Natwest has appointed Deutsche Bank’s Scott Marcar as its new Group Chief Information Officer (CIO).
Marcar, currently CIO for Deutsche’s investment bank, starts September 5. He began his career at JPMorgan and previously spent seven years at Natwest between 2007 and 2014, including as CIO, Markets.
The new Natwest Group CIO will sit on the bank’s Executive Committee and report directly to CEO Alison Rose.
He said: “It’s a tremendous privilege to be joining NatWest Group at such an important time for the bank and its customers. The bank has an ambitious strategy built on one clear purpose; championing potential, helping people, families, and businesses to thrive. And I look forward to focusing on how technology can help.”
Natwest is the largest business bank in the UK as well as a major retail bank. It is currently in the second year of a £3 billion investment program, most of which is being invested in data, digitalization and technology.
CEO Rose said on the bank’s most recent earnings call that the benefits of that investment were “increasingly clear”, claiming that “ almost 90% of retail customer needs are met digitally” with improved customer journeys resulting a sharp improvement in Net Promoter Scores: retail is at 17, up from four in 2019.
Natwest digital transformation
The Natwest digital transformation efforts that Marcar will ultimately oversee include significant investment in improved data tools that are allowing the bank to improve personalised messaging. As of June 2022 it had seen 2.3 million personalised prompts acted upon by customers in 2022 to date versus 1.4 million in FY2021.
As Chief Data and Analytics Officer Zachary Anderson noted in a June 2022 investor presentation: “At NatWest, we have a unique data asset. In the breadth and depth of our customers, and as a result, their data.
“We are a leading UK bank serving 19 million customers across every region of the UK [and…] process one in four of all UK payments, giving us a huge scale advantage when it comes to data and understanding our customers. In the Data Warehouse that I run, we’re adding over 750 million financial transactions a month and that includes over 100,000 different unique data attributes from 200 data sources, across 68 million accounts.”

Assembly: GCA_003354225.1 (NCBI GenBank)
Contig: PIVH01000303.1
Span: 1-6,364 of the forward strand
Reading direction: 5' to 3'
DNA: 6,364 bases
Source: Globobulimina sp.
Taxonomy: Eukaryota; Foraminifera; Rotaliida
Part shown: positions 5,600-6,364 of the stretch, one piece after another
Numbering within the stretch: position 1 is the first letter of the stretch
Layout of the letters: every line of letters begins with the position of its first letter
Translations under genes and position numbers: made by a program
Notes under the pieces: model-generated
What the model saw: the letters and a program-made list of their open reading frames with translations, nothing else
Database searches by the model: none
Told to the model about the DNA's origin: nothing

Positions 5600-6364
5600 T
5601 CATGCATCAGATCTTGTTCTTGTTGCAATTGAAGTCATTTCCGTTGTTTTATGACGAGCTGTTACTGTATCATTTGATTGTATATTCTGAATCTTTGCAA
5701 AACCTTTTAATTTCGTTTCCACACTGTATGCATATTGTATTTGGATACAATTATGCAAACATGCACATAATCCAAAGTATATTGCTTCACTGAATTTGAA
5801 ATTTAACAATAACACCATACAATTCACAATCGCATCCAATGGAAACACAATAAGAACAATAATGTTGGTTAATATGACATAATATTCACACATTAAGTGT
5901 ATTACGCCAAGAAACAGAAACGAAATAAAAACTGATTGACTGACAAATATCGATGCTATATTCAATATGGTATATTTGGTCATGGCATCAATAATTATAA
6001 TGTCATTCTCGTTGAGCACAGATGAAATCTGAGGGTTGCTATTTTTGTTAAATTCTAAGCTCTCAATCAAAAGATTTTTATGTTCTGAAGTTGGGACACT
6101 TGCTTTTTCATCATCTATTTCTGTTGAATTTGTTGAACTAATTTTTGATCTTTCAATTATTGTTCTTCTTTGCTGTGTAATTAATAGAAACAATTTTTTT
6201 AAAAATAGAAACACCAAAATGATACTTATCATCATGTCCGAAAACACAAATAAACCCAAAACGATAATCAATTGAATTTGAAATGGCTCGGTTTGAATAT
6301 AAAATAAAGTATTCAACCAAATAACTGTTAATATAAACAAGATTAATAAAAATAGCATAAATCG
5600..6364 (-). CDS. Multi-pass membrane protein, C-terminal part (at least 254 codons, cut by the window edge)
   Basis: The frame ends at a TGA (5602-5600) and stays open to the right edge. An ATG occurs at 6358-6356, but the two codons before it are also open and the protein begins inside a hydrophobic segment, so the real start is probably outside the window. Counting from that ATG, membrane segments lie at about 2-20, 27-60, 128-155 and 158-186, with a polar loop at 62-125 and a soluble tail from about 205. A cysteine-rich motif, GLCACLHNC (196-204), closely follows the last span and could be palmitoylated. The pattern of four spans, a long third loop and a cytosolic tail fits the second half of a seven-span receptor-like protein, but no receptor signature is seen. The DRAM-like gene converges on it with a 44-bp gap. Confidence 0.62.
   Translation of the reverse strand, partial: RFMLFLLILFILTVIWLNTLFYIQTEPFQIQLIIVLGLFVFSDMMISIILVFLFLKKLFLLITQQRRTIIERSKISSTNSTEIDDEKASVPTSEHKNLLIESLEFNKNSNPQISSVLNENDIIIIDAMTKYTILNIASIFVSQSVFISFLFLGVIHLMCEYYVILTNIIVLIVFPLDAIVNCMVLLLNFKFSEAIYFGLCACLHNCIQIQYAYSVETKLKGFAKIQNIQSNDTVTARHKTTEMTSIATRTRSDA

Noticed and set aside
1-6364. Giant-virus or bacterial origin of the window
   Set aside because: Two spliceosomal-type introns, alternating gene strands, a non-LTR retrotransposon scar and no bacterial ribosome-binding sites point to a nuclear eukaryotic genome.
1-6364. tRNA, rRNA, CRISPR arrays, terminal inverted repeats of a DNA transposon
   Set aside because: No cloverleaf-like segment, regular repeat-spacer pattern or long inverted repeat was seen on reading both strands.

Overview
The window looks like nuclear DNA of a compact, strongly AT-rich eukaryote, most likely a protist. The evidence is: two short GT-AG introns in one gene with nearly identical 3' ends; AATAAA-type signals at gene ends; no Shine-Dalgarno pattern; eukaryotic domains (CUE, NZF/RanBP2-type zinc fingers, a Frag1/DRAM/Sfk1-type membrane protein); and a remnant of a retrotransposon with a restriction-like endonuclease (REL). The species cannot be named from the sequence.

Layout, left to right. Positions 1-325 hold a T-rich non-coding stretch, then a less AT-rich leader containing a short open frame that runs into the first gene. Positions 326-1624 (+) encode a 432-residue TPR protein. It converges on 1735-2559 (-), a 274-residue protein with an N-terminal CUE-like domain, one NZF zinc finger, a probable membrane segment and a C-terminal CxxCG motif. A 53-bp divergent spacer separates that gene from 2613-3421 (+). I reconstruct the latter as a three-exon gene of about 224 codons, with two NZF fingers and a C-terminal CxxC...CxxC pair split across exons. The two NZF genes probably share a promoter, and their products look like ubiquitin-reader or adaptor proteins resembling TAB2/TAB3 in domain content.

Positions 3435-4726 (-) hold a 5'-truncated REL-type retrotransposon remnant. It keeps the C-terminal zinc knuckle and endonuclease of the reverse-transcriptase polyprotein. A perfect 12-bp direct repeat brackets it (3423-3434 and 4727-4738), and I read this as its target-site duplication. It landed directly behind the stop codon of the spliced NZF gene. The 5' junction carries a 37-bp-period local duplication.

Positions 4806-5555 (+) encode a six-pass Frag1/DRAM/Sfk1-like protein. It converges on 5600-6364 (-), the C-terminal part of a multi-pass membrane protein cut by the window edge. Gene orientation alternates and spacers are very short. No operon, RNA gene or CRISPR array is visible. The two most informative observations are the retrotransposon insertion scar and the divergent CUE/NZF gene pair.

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He added at the time: “We have over 200 data sources from our state of I.T applications feeding our central data warehouse. While these applications remain a mixture of on-premise and cloud based solutions, we are increasingly using our cloud adoption of the central data assets to be able to drive insights… 80% of the central enterprise data engineering warehouse has been migrated into cloud, enabling faster speed to insight and making the first step towards decommissioning legacy data storage platforms possible.”
Earlier this year meanwhile the bank plead guilty to criminal money laundering charges brought by the Financial Conduct Authority — after a UK customer paid £264 million in cash into their account, unquestioned, between 2011 and 2016; the first criminal prosecution of a bank for money laundering by the FCA.
In an April 2022 investor Q&A the bank said it had invested “almost £700 million in the last five years and we are planning to spend over £1 billion in next five on investing in the detection and prevention of fraud and financial crime. We now have more than 5,000 staff in specialist financial crime roles…”
As CDAO Anderson added in his presentation, AI tools are also helping significantly: “[In 2021] we deployed a machine learning model that risk scores every alert and enables a 55% efficiency gain in the alerting process for those teams. That’s real hours and time save so they can focus on complex cases. Overall, digital simplification and operational improvements through the use of data and AI are key drivers of our cost reduction targets.”